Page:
SFP1 Control of Ribosome Biogenesis is Conserved in S. castellii

Mentors: Jenna Pfiffner & Dawn Thompson

To study the evolution of gene regulation, Sara compared expression patterns of ribosomal genes in two species of Ascomycota fungi. Sara focused her studies on genes regulated by the orthologs of the SFP1 gene in S. cerevisiae. In this yeast species, one SFP1 gene regulates cell size, the cell cycle, and ribosomal gene expression. However another Ascomycota species, S. castellii, has two SFP1 homologs. Sara explored the function of each paralog to ask if the regulatory functions of one or both are conserved.

Sara found that both S. castellii SFP1 mutants (Δ1a and Δ1b) yielded smaller colony sizes, and both mutants produced cells of reduced size. Growth curve analysis revealed that the Δ1b mutant grew much more slowly than the Δ1a mutant and wild-type. Both mutant strains exhibited reduced expression of ribosomal genes, but many more genes were down-regulated in the Δ1b mutant. Cell cycle genes were down-regulated in the Δ1b mutant, but up-regulated in the Δ1a mutant. Thus Sara’s findings point to both conserved and divergent roles of the two SFP1 genes in S. castellii.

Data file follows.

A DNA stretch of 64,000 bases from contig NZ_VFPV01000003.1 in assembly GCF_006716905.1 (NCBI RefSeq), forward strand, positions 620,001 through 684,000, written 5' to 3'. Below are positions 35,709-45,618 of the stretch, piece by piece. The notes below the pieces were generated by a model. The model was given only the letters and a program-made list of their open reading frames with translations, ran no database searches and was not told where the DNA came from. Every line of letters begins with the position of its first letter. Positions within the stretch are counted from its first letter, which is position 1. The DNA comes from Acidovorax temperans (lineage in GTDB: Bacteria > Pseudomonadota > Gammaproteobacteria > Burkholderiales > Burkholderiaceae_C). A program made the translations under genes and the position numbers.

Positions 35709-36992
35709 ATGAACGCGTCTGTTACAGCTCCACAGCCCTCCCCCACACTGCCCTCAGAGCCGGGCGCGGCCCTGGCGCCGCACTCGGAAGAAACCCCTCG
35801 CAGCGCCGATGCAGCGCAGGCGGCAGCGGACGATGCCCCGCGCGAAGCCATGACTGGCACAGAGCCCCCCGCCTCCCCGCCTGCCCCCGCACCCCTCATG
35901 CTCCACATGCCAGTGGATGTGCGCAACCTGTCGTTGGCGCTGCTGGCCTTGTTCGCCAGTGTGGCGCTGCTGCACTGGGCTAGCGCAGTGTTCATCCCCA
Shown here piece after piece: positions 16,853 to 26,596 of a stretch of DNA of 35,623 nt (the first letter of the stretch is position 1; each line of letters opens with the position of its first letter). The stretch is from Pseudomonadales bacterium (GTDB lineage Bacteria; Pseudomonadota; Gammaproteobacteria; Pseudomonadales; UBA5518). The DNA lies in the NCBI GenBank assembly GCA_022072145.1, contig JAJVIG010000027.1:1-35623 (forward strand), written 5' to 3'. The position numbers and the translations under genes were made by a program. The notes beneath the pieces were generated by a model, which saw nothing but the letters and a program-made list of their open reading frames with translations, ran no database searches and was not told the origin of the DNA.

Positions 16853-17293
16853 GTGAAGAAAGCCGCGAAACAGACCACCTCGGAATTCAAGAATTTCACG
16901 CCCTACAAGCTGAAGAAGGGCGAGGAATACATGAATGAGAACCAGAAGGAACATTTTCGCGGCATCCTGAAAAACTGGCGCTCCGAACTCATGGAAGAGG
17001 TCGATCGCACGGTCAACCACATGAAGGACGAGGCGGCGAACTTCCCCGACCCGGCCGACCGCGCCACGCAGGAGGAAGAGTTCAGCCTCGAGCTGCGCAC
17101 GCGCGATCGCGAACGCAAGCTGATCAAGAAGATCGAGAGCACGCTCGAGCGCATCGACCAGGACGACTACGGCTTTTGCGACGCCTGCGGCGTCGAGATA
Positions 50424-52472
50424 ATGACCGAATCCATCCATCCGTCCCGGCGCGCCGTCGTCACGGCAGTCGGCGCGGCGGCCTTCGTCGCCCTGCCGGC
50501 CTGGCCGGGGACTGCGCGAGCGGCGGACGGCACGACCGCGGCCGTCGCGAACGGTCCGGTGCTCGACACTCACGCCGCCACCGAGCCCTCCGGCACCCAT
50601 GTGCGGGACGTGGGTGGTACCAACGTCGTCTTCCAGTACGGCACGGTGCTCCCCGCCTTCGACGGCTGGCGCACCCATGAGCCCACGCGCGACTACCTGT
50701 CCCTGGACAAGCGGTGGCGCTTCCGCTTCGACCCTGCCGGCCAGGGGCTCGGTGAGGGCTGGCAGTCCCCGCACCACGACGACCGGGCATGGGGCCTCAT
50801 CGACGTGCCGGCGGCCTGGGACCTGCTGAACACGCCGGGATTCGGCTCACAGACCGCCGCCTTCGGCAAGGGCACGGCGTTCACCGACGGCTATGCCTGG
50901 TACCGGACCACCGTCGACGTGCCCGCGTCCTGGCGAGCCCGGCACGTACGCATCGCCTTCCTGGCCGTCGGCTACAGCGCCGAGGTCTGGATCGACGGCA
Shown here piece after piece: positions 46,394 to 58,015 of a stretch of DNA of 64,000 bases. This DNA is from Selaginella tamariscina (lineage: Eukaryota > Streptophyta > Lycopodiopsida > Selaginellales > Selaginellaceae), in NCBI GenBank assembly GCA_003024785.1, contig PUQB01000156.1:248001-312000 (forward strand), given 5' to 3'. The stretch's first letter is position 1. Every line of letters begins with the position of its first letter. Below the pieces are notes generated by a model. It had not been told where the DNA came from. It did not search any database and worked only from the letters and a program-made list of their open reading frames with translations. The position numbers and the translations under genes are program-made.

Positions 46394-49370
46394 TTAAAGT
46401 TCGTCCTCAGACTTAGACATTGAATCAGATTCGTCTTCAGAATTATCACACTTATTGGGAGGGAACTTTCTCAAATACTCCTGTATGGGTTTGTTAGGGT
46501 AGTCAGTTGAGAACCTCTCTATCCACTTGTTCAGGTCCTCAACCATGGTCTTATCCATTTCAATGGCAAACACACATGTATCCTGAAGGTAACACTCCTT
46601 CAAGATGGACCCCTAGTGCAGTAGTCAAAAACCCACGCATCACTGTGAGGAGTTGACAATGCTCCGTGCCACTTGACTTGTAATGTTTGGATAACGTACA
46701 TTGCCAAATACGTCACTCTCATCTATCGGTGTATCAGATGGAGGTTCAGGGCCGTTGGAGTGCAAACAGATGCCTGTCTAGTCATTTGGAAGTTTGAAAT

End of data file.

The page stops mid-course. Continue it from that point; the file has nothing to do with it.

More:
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Sara, a senior at Brockton High School, compared roles of SFP1 in regulating cell cycle and ribosomal genes in different species of Ascomycota fungi.